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Comics as an investment: 'Wayward' #1

Mystical Japan in modern Tokyo
Mystical Japan in modern TokyoImage Comics

Wayward Comic

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Every week, consumers are flanked with batches and batches of new comic books that compete for a spot on their pull list. Those can range between well established superhero books to graphic content independent comics from smaller publishers. As a booming industry, many comics can be purchased with a profit margin in mind. It takes patience, research and plenty of luck to make it big, but it is possible to make money as a fan of comic books.

For example, Image Comics' "Saga," "Thief of Thieves," "Peter Panzerfaust," and of course "The Walking Dead" have all seen significant spikes in their first few issues of their respective series. Newer books like "Sex Criminals" and "Pretty Deadly" also hold potential increases. These articles will take a look at what is a must buy for their potential in profit margin. It's better to catch on early than later as falling behind a week can make all the difference between a $3 comic and a $15 comic.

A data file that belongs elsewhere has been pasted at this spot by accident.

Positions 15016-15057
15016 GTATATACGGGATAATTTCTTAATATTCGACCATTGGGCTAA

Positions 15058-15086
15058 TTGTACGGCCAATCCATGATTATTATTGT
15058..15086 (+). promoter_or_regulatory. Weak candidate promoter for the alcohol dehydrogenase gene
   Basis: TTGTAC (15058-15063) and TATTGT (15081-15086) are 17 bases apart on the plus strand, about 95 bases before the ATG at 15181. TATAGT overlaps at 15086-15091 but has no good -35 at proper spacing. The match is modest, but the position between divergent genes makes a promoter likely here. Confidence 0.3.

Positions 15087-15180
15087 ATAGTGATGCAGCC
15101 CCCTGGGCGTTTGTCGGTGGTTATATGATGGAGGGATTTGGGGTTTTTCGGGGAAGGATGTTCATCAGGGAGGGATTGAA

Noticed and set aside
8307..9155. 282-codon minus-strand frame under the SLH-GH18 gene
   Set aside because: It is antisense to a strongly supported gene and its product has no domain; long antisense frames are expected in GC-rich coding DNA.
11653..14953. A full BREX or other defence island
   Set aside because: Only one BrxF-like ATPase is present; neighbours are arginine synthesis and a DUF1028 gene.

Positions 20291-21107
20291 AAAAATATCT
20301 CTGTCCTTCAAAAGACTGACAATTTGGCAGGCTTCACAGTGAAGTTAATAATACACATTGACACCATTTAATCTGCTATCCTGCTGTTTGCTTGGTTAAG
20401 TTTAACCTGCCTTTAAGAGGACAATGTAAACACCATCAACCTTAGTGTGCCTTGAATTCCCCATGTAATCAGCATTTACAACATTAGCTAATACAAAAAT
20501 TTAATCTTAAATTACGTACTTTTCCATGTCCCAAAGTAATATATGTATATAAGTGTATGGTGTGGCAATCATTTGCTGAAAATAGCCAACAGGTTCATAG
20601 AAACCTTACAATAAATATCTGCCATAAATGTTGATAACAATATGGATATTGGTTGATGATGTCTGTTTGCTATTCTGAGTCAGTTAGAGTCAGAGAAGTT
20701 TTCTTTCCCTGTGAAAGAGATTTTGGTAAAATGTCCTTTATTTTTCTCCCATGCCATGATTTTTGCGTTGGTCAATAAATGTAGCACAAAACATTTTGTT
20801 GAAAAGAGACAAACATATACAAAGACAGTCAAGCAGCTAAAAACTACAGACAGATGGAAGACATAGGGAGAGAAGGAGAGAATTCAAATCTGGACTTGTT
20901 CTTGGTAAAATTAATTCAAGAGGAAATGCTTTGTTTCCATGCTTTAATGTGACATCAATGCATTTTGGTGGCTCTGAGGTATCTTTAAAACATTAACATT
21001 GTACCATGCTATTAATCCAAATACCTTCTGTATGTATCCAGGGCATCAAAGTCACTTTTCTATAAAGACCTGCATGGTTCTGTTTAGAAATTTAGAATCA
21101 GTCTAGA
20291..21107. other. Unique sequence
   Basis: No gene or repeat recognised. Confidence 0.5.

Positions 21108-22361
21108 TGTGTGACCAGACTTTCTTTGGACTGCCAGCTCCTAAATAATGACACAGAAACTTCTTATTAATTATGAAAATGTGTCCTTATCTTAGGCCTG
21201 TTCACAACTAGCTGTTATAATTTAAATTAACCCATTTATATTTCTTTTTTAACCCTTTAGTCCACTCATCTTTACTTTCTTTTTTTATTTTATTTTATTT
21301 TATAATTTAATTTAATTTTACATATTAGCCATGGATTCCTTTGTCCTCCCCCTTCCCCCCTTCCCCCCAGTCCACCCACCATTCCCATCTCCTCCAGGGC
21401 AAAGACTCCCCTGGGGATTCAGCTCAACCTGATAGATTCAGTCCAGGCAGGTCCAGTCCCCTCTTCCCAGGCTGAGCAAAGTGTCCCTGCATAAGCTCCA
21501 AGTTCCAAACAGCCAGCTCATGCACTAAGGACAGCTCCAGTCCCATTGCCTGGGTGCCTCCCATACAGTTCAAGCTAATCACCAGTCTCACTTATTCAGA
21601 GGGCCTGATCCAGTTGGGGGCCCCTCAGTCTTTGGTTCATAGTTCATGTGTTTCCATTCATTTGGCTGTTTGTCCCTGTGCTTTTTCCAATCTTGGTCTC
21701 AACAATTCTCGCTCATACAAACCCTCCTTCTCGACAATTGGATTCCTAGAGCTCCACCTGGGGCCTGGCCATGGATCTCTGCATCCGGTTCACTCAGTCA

Week of August 28, 2014.
Image Comics
"Wayward" Issue #1
Writer: Jim Zub
Art: Steve Cummings

Billed as the "Buffy The Vampire Slayer" of this decade, Image Comics has put a lot of faith in Jim Zub's newest original comic. Capitalizing on Zub's recent success with IDW's "Samurai Jack," issue #1 of "Wayward" launched with five different alternate covers.

"Wayward" introduces a manga styled art with a western story telling platform. While the art is the main reason you'll buy the book, the plot infuses a bit of Marvel's "Runaways" with other manga influences. Zub has another Image hit in "Skullkickers" which brings comedy to a fantasy environment. While "Wayward" is not comedic by nature, certain aspects of the introductory plot seem out of place.

The story follows a young woman, Rori Lane, with strange abilities unbeknownst to her as she arrives in Japan. Rori is ambushed in a back alley by men who aren't what they seem. She is rescued by a strange girl and Japanese mythical twists begin to happen.

While there isn't much motivation for audiences to return to the title by the way of a shocking cliffhanger, there were plenty of questions that still remained unanswered for future issues. The debut of "Wayward" was slightly lacking in the wow factor department and judging by "Skullkickers" there really isn't much investment potential in this series either. Zub has always supplied readers with entertaining reads, but has never hit high profit success with his comics.

Of course there could always be an opportunity "Wayward" becomes and animated television show similar to what happened with "Rat Queens" so it wouldn't hurt to pick up a copy to read and then stash it away.

Investment potential: 2/5 "The art is fantastic, but much like 'Skullkickers' entertainment and beauty don't always translate to profit."